Are the bears ready to surrender?
One month bounce does not make a bull market. Let’s keep it simple. The market has gone nowhere for the past 1.5 years and essentially has been trading in a range from October 2014 until today. Earning season is beginning and it is estimated that earnings will drop for the fourth quarter in a row! Even if we exclude energy, earnings are still expected to drop. It should be noted that both S&P Global Intelligence and JP Morgan have recently stated that excluding a sector just paints a rosier picture and that it does not provide a good vision for the economy. In any case, earnings are expect to drop regardless and without earnings the market can only go so far. See chart below from FactSet.
Below is an interesting excerpt from the WSJ:
“Weakness appears to be broadening,” J.P. Morgan wrote, adding that “there is a plausible case that lower commodity prices may be masking fundamental weakness in low-oil beneficiaries–like parts of consumer discretionary, staples, industrials.” The JPM Chase Institute estimates some 80% of oil savings have been spent by consumers. “It may be wishful thinking to expect a sudden lift in EPS growth from higher consumer spending,” J.P. Morgan equity strategist said.
Looking at Europe and Japan we see these markets have diverged massively. The S&P 500 is the last man standing. With corporate earnings falling, do you want to chase this market? Bulls argue we are in a goldilocks area with the Fed on the sidelines and that investors want to be in the best house (US) in a bad neighborhood (global equities). That’s been an argument for a while now but no market is an island and fear that this market is weak has been expressed by a great deal of investment professionals and money managers.
The March rally saw shorts surge in price as short covering in beaten down names was a major theme. As a result energy and biotech shorts in the portfolio hurt performance. Sitting on around 10-15% cash with a net exposure in the low 40s resulted in missing out on the rally. As a result FatAlpha Active gained 2.3% vs the S&P’s 6.3%. The Market Neutral portfolio was in even worse shape as the long side was stuck in neutral (with the exception of HP Enterprises which gained 34%) while the short side all rose in value. As a result it dropped -3.2% giving up gains it had made in prior months. My plan going forward for the portfolios are: a) On the long side avoid difficult situations with vague outcomes. Looking back this has been an issue for the past year. As a result I recently exited Chicago Board & Iron (CBI) and Jacobs Engineering (JEC). Engineering and construction JEC expects to see major pressure in margins and revenue in Q1 due to energy. CBI took a major write-down of a billion dollars due to its Shaw acquisition. After Buffett’s exited from the position, I decided to follow as backlog has dropped and considering industry weakness the backlog has limited upside. Having said that, as a value investor, most of the positions have problems to begin with (hence the cheap valuation) but some stories are ‘easier’ than others. b) On the short side the concentration has created more volatility than I had desired. As a result I will be looking to reduce this concentration and add more industries. As a first step, I shorted Zillow (Z) which is both overvalued and those business model could face serious tests over 2016 as new agreements with brokers are likely to result in lower revenue.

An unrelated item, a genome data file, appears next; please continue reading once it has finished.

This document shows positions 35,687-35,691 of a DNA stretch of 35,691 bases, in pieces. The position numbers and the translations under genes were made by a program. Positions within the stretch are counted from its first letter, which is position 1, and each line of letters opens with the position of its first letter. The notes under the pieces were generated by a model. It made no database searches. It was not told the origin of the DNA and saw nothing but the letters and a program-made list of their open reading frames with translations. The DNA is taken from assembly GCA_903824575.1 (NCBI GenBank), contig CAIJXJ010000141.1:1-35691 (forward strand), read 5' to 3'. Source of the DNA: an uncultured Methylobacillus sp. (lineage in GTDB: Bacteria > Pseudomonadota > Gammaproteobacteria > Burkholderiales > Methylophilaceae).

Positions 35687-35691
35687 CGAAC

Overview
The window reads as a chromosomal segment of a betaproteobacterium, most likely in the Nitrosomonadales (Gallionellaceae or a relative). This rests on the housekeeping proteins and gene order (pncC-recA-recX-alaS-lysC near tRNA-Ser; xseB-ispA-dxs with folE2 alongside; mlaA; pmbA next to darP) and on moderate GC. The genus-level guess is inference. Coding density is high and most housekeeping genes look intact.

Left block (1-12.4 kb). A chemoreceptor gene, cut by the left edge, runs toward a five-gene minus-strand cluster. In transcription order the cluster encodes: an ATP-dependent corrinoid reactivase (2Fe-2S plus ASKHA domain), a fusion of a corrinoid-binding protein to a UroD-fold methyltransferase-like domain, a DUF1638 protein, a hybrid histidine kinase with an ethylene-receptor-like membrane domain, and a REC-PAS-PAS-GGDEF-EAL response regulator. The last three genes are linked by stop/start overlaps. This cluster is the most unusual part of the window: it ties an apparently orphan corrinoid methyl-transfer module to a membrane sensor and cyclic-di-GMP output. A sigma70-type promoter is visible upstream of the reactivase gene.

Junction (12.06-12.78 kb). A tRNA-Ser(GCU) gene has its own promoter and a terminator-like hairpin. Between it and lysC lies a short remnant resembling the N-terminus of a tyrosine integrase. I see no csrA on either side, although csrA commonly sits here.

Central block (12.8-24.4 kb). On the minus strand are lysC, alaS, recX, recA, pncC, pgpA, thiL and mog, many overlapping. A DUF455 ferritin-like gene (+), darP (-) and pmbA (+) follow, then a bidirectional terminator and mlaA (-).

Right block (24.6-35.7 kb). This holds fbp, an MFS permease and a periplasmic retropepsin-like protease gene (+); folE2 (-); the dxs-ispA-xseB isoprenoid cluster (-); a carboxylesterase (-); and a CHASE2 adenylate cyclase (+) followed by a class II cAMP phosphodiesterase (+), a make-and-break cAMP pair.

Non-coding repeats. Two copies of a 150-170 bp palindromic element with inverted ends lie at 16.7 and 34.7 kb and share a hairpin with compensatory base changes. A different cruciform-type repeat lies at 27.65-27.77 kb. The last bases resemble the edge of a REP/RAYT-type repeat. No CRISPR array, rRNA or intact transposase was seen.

I remain of the view that the market will correct. As I said above, March was one month. During this month we had the Easter holiday which result in lower volume trading with the market taking the path of least resistance which was to follow oil. Markets do not go from bull to bear. There is a transition phase of sideways action before the switch. This occurred in both 2000 and 2008 with the sideways action lasting for around a year and a half. An event will probably trigger the decline and there is no shortage of such potentials as noted by economist Yra Harris in his blog post here: https://goo.gl/JAjnxp
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